• Roasted or sautéed mushrooms
  • Caramelized onions
  • Crispy potato wedges or roasted potatoes
  • Steamed or grilled vegetables (asparagus, broccolini, etc.)
  • Fresh herbs (parsley, thyme, rosemary)

When plating, arrange the steak slices attractively on the plate, allowing any juices or sauce to pool around the meat. Consider garnishing with fresh herbs or a sprinkle of coarse sea salt for an added touch of presentation.

Cleaning and Caring for Your Cast Iron Skillet

Proper care and maintenance of your cast iron skillet are essential for ensuring its longevity and preserving its non-stick properties. After cooking, allow the skillet to cool slightly, but not completely. While it’s still warm, use a stiff-bristled brush or a chain mail scrubber to remove any stuck-on bits or residue from the cooking surface.

Avoid using soap or harsh abrasives, as these can strip away the seasoning and potentially damage the surface of the skillet. Instead, use a small amount of coarse salt or a paste made from oil and salt to help scrub away any stubborn residue.

Once the skillet is clean, rinse it thoroughly with hot water and dry it immediately with a clean cloth or paper towels. It’s essential to remove all moisture to prevent rust from forming.

After drying, you can choose to re-season the skillet by applying a thin layer of oil or melted shortening to the cooking surface. This step helps maintain the non-stick properties and protects the cast iron from rust. Wipe away any excess oil with a clean cloth or paper towel, leaving only a thin, even coating.

When storing your cast iron skillet, it’s best to place a paper towel or a thin layer of oil inside to absorb any moisture and prevent rust. Alternatively, you can store the skillet in a dry, well-ventilated area.

With proper care and seasoning, your cast iron skillet will become a cherished kitchen companion, capable of producing perfectly seared steaks and countless other delicious dishes for years to come.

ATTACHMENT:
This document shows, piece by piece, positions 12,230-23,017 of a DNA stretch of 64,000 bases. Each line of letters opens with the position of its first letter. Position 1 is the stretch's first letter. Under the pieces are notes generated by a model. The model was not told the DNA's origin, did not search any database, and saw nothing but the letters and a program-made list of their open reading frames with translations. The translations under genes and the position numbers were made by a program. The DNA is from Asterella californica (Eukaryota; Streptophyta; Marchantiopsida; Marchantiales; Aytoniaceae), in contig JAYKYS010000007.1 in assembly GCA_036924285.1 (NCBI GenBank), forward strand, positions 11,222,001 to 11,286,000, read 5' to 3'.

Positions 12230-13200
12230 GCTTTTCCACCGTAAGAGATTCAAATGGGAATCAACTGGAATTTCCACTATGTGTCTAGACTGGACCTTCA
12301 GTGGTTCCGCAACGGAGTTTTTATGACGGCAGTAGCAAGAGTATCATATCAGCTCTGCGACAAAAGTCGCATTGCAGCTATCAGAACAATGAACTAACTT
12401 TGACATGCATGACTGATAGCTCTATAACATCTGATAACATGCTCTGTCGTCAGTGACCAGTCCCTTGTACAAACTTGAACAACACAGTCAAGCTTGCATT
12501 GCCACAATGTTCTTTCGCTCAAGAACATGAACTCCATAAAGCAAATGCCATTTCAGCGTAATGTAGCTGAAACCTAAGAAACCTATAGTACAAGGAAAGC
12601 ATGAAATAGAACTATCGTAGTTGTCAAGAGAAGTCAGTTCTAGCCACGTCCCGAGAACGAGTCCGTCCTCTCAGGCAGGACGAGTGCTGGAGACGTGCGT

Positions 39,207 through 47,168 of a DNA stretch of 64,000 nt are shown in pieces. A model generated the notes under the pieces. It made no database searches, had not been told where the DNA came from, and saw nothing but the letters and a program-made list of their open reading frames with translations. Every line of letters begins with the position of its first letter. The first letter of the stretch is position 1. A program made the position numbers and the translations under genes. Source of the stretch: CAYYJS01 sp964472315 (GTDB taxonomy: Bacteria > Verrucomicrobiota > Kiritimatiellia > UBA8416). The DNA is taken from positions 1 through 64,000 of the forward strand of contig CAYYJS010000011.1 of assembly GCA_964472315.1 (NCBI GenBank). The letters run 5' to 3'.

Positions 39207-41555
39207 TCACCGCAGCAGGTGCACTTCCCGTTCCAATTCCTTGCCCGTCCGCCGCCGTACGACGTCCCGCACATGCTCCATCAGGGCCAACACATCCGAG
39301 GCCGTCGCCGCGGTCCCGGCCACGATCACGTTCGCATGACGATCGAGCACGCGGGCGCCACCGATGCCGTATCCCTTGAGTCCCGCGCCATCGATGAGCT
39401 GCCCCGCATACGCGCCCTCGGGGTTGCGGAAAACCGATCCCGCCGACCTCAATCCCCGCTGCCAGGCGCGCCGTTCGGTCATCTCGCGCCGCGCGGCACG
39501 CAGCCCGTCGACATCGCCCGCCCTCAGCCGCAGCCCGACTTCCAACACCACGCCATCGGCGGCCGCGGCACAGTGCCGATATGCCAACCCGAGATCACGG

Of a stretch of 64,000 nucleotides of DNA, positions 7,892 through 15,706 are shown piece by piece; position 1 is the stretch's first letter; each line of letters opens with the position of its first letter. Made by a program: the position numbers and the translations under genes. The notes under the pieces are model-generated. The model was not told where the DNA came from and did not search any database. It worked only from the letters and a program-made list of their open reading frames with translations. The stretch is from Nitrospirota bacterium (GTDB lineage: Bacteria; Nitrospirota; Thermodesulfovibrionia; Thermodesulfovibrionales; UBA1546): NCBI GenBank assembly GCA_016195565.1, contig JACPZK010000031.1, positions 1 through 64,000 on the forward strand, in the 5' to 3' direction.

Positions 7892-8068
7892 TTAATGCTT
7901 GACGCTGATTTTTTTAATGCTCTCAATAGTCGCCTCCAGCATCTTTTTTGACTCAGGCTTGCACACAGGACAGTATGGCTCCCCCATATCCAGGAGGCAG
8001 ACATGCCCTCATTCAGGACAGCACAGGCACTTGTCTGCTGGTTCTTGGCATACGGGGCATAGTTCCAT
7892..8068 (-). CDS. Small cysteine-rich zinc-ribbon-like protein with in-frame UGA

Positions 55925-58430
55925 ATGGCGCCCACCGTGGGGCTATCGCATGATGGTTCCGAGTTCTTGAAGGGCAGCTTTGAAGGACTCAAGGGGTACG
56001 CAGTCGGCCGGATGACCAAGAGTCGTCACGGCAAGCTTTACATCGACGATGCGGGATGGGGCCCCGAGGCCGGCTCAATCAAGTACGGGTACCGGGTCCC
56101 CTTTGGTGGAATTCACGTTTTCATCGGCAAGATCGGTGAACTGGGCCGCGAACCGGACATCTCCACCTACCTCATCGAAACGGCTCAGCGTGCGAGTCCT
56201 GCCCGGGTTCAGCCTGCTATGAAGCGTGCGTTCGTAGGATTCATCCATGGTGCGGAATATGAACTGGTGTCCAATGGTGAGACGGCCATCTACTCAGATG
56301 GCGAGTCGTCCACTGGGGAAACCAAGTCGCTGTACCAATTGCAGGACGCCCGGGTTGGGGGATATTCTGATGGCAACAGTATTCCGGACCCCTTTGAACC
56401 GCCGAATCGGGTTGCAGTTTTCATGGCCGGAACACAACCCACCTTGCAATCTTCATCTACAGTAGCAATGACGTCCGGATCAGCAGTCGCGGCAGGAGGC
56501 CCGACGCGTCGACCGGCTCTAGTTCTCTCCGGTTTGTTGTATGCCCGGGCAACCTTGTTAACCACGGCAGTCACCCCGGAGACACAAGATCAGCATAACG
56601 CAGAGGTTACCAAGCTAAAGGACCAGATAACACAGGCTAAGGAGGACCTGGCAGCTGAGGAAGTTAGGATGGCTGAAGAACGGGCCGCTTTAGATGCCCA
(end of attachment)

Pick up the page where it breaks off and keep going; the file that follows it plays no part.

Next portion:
Mastering the art of pan seared steak in a cast iron skillet is a skill that takes practice and patience, but the rewards are well worth the effort. There’s something deeply satisfying about achieving that perfect sear, with its rich, caramelized crust and juicy, flavorful interior.

By following the techniques outlined in this article – from selecting the right steak and properly preheating your cast iron skillet, to mastering the searing and resting processes – you’ll be well on your way to producing restaurant-quality steaks in the comfort of your own home.

Remember, cooking is an ever-evolving journey, and experimentation is key to finding your perfect method. Don’t be afraid to tweak and adjust the techniques to suit your preferences and taste buds.

The beauty of cast iron cooking lies in its simplicity and versatility, allowing you to create culinary masterpieces with just a few high-quality ingredients and a well-seasoned skillet.

So, gather your ingredients, preheat your trusty cast iron, and embrace the art of pan seared steak. With each sizzling steak, you’ll gain confidence and skill, ultimately elevating your steak game to new heights of deliciousness.

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Will Frost

Will Frost

When Will is not behind the grill at one of his two Texas Steakhouses, He can be found exploring new recipes, researching the latest grilling gadgets, or sharing his culinary adventures on social media. Join Will Frost on as he embarks on a flavorful journey, unlocking the secrets to mastering outdoor cooking and creating unforgettable meals that bring people together.